There hasn't been a lot of good news on the COVID-19 outbreak recently, not least from the fact that the internationalization of it has now scaled back expectations for growth on a global scale, rather than merely a first quarter impact in the Far East.
In truth, FedEx's (NYSE:FDX) recent fiscal third-quarter earnings presentation contained many of the negatives that investors should come to expect in this environment, but it also contained a big positive.
FedEx faces headwinds
Starting with the negatives, in a sign of things likely to come from many other companies, FedEx's management suspended its economic forecast and earnings guidance as a result of the uncertainty caused by actions taken to curtail the growth of the outbreak. As policymakers are watching the spread of the outbreak almost on a daily basis, it's very hard to know when the restrictions on economic activity and travel bans will be lifted -- making it almost impossible for FedEx to quantify what its end demand will be.
Clearly there's a lot of uncertainty out there, and the bearish case for the stock market is based on the fear that the curtailments imposed on the global economy could be protracted through 2020 and ultimately tip it into a recession. In such a scenario, companies that service global trade, such as FedEx and UPS (NYSE:UPS) are big losers.
The glass is half full
On a more positive note, FedEx's management also reported some things which support the bullish case. The strongest argument to buy stocks is based on the idea that the COVID-19 crisis will ultimately pass and the economy will experience a so-called "V-shaped" recovery, just as it did following the previous major coronavirus outbreak, SARS, in 2002-2003.
Of course, the current outbreak is a lot worse than SARS. It's global, rather than being largely contained to the Far East. That's caused significant downgrades to expectations for many industries, including aviation, and obviously UPS and FedEx.
However, there's still the bullish possibility that the global economy will have a V-shaped recovery, and FedEx's commentary on the Far East arguably strengthened that case.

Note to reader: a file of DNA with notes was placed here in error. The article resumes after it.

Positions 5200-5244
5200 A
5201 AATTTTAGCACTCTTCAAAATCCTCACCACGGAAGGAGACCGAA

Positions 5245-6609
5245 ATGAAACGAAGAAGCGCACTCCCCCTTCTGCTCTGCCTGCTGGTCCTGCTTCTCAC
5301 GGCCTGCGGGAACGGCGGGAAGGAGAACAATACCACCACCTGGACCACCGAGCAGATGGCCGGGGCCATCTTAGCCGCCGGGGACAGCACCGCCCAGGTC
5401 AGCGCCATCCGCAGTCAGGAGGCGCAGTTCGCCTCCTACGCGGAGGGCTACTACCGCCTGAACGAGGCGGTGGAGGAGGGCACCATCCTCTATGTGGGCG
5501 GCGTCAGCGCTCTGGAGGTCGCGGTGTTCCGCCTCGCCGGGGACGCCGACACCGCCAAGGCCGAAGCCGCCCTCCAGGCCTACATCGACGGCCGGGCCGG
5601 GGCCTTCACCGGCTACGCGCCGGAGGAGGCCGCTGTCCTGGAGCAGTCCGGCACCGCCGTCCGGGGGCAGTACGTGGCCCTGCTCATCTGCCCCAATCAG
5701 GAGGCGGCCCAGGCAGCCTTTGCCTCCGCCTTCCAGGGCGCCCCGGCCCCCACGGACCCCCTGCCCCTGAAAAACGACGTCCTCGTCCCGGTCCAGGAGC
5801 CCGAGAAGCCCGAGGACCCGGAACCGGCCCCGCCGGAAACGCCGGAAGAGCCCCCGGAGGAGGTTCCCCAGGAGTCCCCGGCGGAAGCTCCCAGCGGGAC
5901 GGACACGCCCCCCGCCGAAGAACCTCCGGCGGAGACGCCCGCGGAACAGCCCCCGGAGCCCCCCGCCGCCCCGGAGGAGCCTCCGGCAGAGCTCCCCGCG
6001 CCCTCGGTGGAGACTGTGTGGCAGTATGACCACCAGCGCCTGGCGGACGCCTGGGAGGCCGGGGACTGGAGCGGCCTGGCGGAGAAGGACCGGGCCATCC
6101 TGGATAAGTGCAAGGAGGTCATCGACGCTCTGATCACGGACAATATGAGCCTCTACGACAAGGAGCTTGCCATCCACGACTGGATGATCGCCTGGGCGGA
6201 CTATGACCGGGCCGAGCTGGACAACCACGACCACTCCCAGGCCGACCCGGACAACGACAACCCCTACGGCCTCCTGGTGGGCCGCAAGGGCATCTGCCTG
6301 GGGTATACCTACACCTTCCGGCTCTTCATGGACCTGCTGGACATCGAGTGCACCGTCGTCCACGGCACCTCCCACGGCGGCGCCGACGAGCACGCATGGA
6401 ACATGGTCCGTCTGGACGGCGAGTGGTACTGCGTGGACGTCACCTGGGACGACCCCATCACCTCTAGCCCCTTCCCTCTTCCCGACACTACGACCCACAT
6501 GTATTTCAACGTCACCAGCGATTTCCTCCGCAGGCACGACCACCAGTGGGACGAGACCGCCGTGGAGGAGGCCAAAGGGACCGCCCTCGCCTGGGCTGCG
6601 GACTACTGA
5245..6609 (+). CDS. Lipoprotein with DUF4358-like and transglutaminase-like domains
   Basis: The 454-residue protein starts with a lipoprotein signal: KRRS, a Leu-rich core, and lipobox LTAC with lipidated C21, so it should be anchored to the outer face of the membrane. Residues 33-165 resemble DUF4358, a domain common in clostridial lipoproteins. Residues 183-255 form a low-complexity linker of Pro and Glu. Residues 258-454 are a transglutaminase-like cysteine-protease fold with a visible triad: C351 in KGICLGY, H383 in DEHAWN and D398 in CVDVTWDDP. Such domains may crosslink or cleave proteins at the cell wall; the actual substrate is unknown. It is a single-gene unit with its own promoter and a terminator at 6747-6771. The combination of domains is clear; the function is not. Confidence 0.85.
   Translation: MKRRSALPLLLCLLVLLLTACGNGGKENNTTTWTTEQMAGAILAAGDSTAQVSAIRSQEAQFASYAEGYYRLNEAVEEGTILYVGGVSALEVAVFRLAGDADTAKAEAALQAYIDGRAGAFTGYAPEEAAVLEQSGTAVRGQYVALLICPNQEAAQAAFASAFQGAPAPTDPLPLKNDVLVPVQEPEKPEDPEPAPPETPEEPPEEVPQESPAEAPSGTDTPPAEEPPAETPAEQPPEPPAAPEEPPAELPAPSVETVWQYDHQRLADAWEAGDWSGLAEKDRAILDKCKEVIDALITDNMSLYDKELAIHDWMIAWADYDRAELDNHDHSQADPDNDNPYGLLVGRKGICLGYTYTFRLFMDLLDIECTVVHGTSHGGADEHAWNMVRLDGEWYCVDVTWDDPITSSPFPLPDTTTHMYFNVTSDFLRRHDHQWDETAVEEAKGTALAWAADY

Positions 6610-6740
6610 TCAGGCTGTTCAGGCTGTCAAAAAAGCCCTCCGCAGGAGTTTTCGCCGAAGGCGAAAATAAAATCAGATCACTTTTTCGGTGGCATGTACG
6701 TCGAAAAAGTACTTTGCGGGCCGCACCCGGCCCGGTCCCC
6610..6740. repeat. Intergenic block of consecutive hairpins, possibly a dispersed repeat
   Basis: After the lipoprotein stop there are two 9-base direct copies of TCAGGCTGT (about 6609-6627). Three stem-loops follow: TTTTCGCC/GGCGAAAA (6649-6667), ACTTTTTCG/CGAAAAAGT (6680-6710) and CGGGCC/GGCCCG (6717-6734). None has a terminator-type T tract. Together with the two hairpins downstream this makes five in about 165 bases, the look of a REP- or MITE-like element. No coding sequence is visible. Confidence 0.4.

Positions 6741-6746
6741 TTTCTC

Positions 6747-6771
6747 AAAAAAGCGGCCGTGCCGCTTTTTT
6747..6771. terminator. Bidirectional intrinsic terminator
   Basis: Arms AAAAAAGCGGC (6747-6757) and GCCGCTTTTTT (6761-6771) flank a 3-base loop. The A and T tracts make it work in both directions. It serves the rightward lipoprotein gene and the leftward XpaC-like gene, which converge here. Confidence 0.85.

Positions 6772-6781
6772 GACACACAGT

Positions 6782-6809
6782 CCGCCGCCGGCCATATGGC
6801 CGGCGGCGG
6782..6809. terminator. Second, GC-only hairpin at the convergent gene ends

The key point is that the early victims of the outbreak, China and neighboring countries, have largely contained the virus, and economic activity seems to be on its way to normalization. And if China can have a V-shaped recovery then it's likely that other countries can, too.
What FedEx's management said
On this note, the earnings call contained some positive takeaways. For example, chief marketing and communications officer Brie Carere said that "In China, we have seen a rebound week over week since the week of March 3." Later in the call, she talked about how "90% to 95% of large manufacturers in China are now back to work in some capacity" and "65% to 70% of small businesses in Mainland China are coming back to work from a manufacturing perspective. So we believe output is in around 65% to 75%."
In other words, China does appear to be in a process of normalizing.
To be clear, chief financial officer Alan Graf also stressed that economic activity in Europe is almost impossible to predict, as coronavirus curtailment actions are being taken on a near daily basis. Moreover, Graf said, the recent strength in China is also subject to scrutiny, with Graf questioning: "Is this a bubble or is this going to continue?"
That said, the improvement seen in China is analogous with what happened after the SARS outbreak in 2002-2003, and if it continues, investors have cause to be optimistic that when the outbreak is finally contained, the same can happen in Europe and the U.S.
A reason for hope
It's not much to go on, but FedEx's commentary on China is an early sign that economic activity can bounce back to normal after temporary shutdowns -- and that's a plus point for long-term investors.
If it's confirmed by other companies in the following weeks and months, then it's a cause for optimism, while the world waits to see if the containment measures are working or not.